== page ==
Richard Blish, a nine-year pancreatic cancer survivor, was diagnosed in 2009 with a marginally resectable tumor and less than a 30 percent chance at one-year survival. At the time his daughter, who was working at the Fred Hutchinson Cancer Research Center, jumped into action. She worked alongside her father to research the top institutions treating pancreatic cancer and they chose to go to the University of Washington for his treatment.
Blish decided to join a phase II clinical trial in hopes his tumor would shrink enough for surgery. He was given chemotherapy and radiation, which shrank his tumor by 50 percent – qualifying him for the Whipple procedure.
Looking back on his treatment decisions, Blish says, “I wouldn’t have survived without participating in a clinical trial.”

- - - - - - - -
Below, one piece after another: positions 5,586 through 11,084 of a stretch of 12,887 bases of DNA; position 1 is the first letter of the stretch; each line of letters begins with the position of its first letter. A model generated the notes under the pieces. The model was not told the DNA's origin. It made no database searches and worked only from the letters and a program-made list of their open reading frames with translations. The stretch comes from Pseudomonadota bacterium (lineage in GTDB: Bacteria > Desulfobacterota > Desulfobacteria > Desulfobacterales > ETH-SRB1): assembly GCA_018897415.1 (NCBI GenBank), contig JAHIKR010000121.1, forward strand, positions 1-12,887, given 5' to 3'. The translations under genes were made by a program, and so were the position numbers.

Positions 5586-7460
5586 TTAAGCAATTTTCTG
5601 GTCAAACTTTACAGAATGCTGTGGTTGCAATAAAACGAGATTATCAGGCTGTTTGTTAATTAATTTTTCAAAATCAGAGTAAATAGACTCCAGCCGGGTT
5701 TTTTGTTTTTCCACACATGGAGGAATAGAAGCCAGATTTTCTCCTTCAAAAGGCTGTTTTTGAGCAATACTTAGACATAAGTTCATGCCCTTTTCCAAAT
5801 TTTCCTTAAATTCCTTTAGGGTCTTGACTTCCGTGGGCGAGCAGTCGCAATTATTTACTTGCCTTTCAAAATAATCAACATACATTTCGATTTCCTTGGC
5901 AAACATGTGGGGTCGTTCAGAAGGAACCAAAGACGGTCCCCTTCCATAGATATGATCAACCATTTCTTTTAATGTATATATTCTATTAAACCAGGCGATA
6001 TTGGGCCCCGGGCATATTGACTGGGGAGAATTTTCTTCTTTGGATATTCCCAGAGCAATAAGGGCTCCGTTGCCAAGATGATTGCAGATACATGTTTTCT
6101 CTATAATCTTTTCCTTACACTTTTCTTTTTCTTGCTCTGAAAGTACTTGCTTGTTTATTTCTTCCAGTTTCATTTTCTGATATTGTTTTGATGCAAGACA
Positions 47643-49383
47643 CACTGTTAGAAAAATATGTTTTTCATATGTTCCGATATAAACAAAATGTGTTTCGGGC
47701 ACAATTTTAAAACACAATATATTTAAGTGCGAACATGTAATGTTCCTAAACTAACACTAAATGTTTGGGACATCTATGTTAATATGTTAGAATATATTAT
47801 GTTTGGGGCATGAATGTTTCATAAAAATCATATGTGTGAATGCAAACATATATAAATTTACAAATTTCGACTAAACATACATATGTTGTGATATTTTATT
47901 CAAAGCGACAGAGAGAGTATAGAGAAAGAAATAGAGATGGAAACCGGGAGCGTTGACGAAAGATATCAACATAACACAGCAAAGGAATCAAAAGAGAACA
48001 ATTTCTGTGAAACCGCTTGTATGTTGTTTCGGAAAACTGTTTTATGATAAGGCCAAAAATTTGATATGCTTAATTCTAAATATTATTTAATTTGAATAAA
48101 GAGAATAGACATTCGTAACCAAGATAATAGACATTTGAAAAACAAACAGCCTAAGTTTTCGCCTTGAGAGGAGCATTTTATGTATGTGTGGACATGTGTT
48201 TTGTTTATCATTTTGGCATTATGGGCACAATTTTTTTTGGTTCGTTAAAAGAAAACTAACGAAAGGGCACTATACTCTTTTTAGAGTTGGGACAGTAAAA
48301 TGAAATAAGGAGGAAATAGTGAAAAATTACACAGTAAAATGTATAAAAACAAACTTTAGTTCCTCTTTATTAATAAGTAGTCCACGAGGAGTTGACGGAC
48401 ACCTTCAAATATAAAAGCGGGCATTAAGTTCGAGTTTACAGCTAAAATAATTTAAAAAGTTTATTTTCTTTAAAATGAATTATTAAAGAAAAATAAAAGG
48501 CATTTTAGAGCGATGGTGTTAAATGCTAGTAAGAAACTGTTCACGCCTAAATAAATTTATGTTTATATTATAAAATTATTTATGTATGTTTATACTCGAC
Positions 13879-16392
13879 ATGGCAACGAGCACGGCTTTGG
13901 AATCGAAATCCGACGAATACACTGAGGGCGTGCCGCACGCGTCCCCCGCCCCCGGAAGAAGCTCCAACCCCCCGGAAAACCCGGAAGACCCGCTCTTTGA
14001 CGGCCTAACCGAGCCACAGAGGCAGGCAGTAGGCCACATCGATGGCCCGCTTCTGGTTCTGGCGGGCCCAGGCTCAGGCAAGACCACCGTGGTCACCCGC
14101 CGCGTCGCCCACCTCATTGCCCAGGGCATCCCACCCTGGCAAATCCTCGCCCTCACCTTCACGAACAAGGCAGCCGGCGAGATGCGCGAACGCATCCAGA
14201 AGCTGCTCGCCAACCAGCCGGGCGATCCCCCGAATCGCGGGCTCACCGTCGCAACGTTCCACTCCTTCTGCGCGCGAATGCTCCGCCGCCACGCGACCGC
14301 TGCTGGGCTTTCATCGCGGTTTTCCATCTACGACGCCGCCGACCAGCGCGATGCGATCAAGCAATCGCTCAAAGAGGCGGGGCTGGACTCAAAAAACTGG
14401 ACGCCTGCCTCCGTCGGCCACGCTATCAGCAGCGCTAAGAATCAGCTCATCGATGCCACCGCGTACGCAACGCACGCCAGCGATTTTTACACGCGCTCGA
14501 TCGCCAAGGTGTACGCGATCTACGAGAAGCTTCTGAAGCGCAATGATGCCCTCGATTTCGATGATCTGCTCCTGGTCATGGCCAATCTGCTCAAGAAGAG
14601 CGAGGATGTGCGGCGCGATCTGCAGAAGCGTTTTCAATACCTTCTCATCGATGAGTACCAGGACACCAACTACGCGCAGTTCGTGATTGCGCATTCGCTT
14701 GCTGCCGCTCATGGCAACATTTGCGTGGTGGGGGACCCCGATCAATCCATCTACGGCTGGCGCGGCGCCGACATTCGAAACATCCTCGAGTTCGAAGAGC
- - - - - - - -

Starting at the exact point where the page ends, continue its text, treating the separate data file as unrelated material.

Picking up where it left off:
Blish emphasizes how important it is for patients to consider clinical trials as treatment options and thinks one of the biggest barriers to participation is fear. He wants patients to know, “while the nature of pancreatic cancer encourages immediate action, it is prudent to consider alternatives to standard of care, especially consulting with Patient Central for treatment information, including clinical trials.”
In the fight against pancreatic cancer, clinical trials often provide the best treatment options, and they give patients early access to cutting-edge treatments that can lead to progress in research, improved treatment options and better outcomes.